(This is the story behind the reference to tea in this earlier chapter of the memoirs.)
The phone rang as I started shutting the front door behind me. In one of those momentous decisions that define history I overrode my initial inclination to continue on my way out and stepped back in and picked up the receiver.
“Hi, this is ___, from ____ are you guys still in business? Would you be interested in doing some work for us down at the tea factory?”.
The voice was unknown, but the caller’s name wasn’t, neither was the name of the company.
“Yes, of course, when would you like to meet?”, I replied.
“How about today, this morning?”
“Sure, we’ll be there in about 45 minutes”.
The meeting is fresh in my mind today. The large room which served as the caller’s office and also housed the computers in the corner, the crates lying behind me as I sat in the visitor’s chair. Caller was joined by another manager. Tea was served as only a tea company can serve tea, on a proper tray lined with a tray cloth, cups and saucers, milk and sugar in their own china dispensers and a tea pot nestled under a tea cozy, biscuits on a plate.
“We’re installing a time attendance system and we need someone who can quickly provide us with some basic reports on the data collected by the clocks in the crates over there. It has to be done in dBase II and must be ready in 5 weeks because that’s the agreement we have signed with the union. Can you handle it?”
“Oh, yes. It’s not a problem. What kind of data does the system create? I’ll need that technical documentation and we have to agree on the reports you need.”
Three reports were agreed on. I offered to bring in a proposal the next day. As we got up to leave, the other manager spoke up.
“Do you guys handle COBOL code as well? We have two or three payroll systems here that are written in COBOL and we’re looking for someone who can maintain them on a regular basis”.
My Beloved Bangalan jumped in with “Oh yes, we can give you a proposal for that too”. Handshakes all around signified the end of the meeting.
As we drove out of the factory gates “What is this dbaseII I keep hearing about?” was my first question to my wife.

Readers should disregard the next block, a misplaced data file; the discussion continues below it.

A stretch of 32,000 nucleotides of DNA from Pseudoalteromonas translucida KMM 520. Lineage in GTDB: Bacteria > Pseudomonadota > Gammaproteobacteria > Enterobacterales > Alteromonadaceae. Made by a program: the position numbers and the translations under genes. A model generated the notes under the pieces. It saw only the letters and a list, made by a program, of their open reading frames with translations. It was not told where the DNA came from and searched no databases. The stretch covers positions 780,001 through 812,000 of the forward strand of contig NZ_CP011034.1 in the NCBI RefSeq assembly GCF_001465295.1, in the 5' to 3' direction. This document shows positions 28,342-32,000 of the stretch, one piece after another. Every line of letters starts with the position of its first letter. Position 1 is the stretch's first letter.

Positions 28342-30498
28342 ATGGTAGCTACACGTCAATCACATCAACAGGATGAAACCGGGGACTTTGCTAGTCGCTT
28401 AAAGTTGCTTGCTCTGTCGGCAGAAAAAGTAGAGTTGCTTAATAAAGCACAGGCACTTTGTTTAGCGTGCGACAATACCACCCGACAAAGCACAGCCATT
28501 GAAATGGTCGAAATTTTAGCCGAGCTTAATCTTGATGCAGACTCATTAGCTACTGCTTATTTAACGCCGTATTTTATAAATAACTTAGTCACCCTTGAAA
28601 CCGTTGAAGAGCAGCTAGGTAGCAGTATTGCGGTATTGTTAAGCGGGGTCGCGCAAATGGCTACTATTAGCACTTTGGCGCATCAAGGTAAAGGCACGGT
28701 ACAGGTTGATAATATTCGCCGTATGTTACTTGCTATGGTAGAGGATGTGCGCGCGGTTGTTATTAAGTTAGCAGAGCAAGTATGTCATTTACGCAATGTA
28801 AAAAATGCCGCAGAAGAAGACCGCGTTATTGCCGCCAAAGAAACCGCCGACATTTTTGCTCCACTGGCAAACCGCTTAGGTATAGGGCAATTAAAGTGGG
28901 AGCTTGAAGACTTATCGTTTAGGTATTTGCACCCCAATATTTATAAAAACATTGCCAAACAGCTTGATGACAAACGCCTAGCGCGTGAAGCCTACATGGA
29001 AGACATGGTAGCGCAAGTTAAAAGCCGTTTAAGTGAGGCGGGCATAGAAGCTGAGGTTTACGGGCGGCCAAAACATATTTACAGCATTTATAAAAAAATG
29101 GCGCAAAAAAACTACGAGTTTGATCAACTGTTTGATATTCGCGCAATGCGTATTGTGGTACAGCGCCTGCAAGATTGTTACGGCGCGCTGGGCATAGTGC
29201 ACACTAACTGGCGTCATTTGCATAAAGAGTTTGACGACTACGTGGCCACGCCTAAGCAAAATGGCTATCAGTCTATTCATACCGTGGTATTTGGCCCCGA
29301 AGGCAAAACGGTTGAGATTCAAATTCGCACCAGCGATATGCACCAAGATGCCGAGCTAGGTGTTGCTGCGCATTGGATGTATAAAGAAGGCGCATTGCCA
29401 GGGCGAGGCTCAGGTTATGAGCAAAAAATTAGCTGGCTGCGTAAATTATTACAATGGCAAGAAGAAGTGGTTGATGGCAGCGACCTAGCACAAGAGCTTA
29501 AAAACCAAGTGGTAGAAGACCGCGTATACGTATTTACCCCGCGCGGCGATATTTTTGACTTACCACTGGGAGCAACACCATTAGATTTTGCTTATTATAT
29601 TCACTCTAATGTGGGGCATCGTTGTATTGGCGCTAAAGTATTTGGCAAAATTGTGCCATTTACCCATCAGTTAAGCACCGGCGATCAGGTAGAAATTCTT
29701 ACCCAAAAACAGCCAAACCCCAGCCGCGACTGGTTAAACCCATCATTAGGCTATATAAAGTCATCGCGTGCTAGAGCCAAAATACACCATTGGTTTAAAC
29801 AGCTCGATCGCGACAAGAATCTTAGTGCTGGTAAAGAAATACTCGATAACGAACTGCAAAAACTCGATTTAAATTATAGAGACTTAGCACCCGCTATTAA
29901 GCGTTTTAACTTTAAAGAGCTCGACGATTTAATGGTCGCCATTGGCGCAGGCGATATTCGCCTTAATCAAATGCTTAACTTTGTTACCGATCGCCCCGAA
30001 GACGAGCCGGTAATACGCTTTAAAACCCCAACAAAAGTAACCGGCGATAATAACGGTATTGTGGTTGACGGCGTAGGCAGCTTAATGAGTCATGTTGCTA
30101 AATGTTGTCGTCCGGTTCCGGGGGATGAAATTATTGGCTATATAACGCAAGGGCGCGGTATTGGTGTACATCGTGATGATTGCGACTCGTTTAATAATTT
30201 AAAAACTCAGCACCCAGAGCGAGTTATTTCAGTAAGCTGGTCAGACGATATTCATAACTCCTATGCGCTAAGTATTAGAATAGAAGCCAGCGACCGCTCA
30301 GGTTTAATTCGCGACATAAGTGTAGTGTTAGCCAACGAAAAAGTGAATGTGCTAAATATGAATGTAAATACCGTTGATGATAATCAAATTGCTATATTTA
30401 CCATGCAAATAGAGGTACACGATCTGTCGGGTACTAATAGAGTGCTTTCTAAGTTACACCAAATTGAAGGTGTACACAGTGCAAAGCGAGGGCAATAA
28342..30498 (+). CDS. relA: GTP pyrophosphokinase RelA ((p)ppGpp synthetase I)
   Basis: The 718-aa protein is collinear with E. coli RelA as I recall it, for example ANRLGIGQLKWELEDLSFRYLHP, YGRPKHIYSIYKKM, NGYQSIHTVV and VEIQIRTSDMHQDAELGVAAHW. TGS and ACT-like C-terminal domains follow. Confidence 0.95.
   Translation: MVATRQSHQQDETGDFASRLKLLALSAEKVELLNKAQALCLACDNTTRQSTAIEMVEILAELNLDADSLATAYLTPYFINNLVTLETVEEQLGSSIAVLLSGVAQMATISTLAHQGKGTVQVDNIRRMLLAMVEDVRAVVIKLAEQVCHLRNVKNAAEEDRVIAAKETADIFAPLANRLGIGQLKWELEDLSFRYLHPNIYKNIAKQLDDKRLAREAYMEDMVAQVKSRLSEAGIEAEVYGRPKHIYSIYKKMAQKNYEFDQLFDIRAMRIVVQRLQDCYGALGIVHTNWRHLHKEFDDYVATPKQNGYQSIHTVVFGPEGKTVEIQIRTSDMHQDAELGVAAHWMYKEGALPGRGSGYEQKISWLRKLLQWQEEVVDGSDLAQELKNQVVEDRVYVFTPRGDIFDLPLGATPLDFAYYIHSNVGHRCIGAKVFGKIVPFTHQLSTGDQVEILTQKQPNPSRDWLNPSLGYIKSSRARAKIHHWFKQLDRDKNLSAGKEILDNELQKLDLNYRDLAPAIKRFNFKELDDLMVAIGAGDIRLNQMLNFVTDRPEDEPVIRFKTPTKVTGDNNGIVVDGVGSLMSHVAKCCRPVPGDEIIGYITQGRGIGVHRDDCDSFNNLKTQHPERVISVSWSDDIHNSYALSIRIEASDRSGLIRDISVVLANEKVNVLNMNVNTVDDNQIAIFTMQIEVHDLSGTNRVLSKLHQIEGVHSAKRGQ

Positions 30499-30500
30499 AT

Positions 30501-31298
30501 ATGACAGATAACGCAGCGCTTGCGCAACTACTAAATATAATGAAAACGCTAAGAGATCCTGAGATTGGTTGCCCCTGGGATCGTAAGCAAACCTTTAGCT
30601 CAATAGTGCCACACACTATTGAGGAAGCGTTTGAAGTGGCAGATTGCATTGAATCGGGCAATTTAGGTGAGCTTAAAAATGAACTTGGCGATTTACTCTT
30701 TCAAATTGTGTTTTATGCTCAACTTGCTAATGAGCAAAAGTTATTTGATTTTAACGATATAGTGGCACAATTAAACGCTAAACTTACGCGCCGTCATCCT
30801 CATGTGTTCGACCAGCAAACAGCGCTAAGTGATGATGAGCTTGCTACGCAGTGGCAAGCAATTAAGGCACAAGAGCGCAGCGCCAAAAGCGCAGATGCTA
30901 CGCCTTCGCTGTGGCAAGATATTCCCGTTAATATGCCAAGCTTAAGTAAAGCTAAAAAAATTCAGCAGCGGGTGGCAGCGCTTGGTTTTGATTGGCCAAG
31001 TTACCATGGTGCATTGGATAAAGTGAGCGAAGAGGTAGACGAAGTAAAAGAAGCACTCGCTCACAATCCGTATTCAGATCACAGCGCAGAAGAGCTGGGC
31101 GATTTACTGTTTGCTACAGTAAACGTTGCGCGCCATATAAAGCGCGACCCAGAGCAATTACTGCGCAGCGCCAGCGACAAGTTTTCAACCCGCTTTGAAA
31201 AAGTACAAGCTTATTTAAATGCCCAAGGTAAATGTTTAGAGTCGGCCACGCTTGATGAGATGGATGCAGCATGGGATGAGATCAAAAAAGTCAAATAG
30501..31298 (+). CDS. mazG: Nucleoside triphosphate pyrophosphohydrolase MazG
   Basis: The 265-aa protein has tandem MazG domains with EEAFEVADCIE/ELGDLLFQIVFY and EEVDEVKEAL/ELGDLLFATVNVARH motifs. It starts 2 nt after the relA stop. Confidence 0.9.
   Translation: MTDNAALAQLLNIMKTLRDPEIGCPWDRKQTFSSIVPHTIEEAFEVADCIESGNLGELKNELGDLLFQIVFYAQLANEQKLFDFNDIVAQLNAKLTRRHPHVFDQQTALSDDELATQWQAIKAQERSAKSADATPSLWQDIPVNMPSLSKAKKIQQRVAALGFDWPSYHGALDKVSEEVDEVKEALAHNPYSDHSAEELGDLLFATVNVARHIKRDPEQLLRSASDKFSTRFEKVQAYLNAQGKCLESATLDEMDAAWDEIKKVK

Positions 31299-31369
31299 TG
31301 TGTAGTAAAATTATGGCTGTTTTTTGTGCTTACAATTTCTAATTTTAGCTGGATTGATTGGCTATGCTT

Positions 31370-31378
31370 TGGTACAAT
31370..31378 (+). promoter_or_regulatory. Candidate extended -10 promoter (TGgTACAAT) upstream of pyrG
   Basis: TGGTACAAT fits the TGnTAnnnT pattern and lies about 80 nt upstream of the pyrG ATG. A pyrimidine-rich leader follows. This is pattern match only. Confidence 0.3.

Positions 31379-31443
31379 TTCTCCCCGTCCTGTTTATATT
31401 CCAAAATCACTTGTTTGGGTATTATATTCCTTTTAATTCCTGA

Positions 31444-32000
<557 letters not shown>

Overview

“It’s some kind of database programming thing. I remember seeing it last year when I was at Z… We can pick up a copy and a manual from this guy. Let’s go now.”
We did and then I painstakingly typed out two proposals on the sparingly used manual typewriter, using two carbons. (Note for the children and grandchildren reading this…the CC in the emails you don’t use anymore stand for “Carbon copy”. Try Wikipedia or Google for more information).
The next day we presented our proposals and both were accepted.
And thus did tea became our gateway to Dettol, Wills Filter, Britannia Biscuits and Pepsi and eventually missiles.
Oh, and COBOL helped too. For tea gave us much jam and marmalade and steak and fries and trips to the beach, but COBOL provided the first taste of bread and butter we’d had in some time.
What? You think this memoir is incomplete? You want to know what happened in 5 weeks?
You’ll have to check back in again to read the next chapter.
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Way to end on a cliffhanger! I will return for the next installment (as long as tea features in it).
Thanks! I’ll have to insert tea into every story now… 🙂
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What kind of tea was served? What biscuits? What car did you drive to the meeting? The nation wants details.
Tea: Orthodox Leaf.
Biscuits: Thin Arrowroot
Car: Maruti 800 minivan (beige / light brown)
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